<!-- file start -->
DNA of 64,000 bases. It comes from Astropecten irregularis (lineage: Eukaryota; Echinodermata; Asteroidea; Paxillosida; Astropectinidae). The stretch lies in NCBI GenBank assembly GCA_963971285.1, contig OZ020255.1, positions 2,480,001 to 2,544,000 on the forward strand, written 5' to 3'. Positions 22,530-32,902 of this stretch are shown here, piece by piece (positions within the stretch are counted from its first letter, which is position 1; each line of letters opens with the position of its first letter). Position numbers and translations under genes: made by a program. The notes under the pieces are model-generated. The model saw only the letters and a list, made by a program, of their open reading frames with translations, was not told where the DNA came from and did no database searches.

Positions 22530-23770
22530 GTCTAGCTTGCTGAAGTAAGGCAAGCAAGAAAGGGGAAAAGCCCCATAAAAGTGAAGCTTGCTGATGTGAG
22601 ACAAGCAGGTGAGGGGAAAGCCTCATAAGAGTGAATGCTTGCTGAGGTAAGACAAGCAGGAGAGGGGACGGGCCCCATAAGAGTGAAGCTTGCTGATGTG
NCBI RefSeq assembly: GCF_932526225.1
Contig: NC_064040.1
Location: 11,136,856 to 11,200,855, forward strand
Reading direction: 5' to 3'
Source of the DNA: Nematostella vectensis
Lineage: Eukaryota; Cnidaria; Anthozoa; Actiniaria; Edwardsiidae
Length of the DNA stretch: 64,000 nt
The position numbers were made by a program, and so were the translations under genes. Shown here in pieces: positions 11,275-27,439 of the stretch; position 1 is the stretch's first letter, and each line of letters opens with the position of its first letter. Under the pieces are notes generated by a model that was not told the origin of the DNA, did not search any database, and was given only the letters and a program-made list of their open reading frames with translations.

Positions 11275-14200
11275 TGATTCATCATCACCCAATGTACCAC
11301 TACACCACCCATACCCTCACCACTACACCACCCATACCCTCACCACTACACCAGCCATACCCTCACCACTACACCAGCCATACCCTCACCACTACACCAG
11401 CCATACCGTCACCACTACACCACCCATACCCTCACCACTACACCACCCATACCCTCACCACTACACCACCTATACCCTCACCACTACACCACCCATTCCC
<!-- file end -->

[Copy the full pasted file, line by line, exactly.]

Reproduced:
DNA of 64,000 bases. It comes from Astropecten irregularis (lineage: Eukaryota; Echinodermata; Asteroidea; Paxillosida; Astropectinidae). The stretch lies in NCBI GenBank assembly GCA_963971285.1, contig OZ020255.1, positions 2,480,001 to 2,544,000 on the forward strand, written 5' to 3'. Positions 22,530-32,902 of this stretch are shown here, piece by piece (positions within the stretch are counted from its first letter, which is position 1; each line of letters opens with the position of its first letter). Position numbers and translations under genes: made by a program. The notes under the pieces are model-generated. The model saw only the letters and a list, made by a program, of their open reading frames with translations, was not told where the DNA came from and did no database searches.

Positions 22530-23770
22530 GTCTAGCTTGCTGAAGTAAGGCAAGCAAGAAAGGGGAAAAGCCCCATAAAAGTGAAGCTTGCTGATGTGAG
22601 ACAAGCAGGTGAGGGGAAAGCCTCATAAGAGTGAATGCTTGCTGAGGTAAGACAAGCAGGAGAGGGGACGGGCCCCATAAGAGTGAAGCTTGCTGATGTG
NCBI RefSeq assembly: GCF_932526225.1
Contig: NC_064040.1
Location: 11,136,856 to 11,200,855, forward strand
Reading direction: 5' to 3'
Source of the DNA: Nematostella vectensis
Lineage: Eukaryota; Cnidaria; Anthozoa; Actiniaria; Edwardsiidae
Length of the DNA stretch: 64,000 nt
The position numbers were made by a program, and so were the translations under genes. Shown here in pieces: positions 11,275-27,439 of the stretch; position 1 is the stretch's first letter, and each line of letters opens with the position of its first letter. Under the pieces are notes generated by a model that was not told the origin of the DNA, did not search any database, and was given only the letters and a program-made list of their open reading frames with translations.

Positions 11275-14200
11275 TGATTCATCATCACCCAATGTACCAC
11301 TACACCACCCATACCCTCACCACTACACCACCCATACCCTCACCACTACACCAGCCATACCCTCACCACTACACCAGCCATACCCTCACCACTACACCAG
11401 CCATACCGTCACCACTACACCACCCATACCCTCACCACTACACCACCCATACCCTCACCACTACACCACCTATACCCTCACCACTACACCACCCATTCCC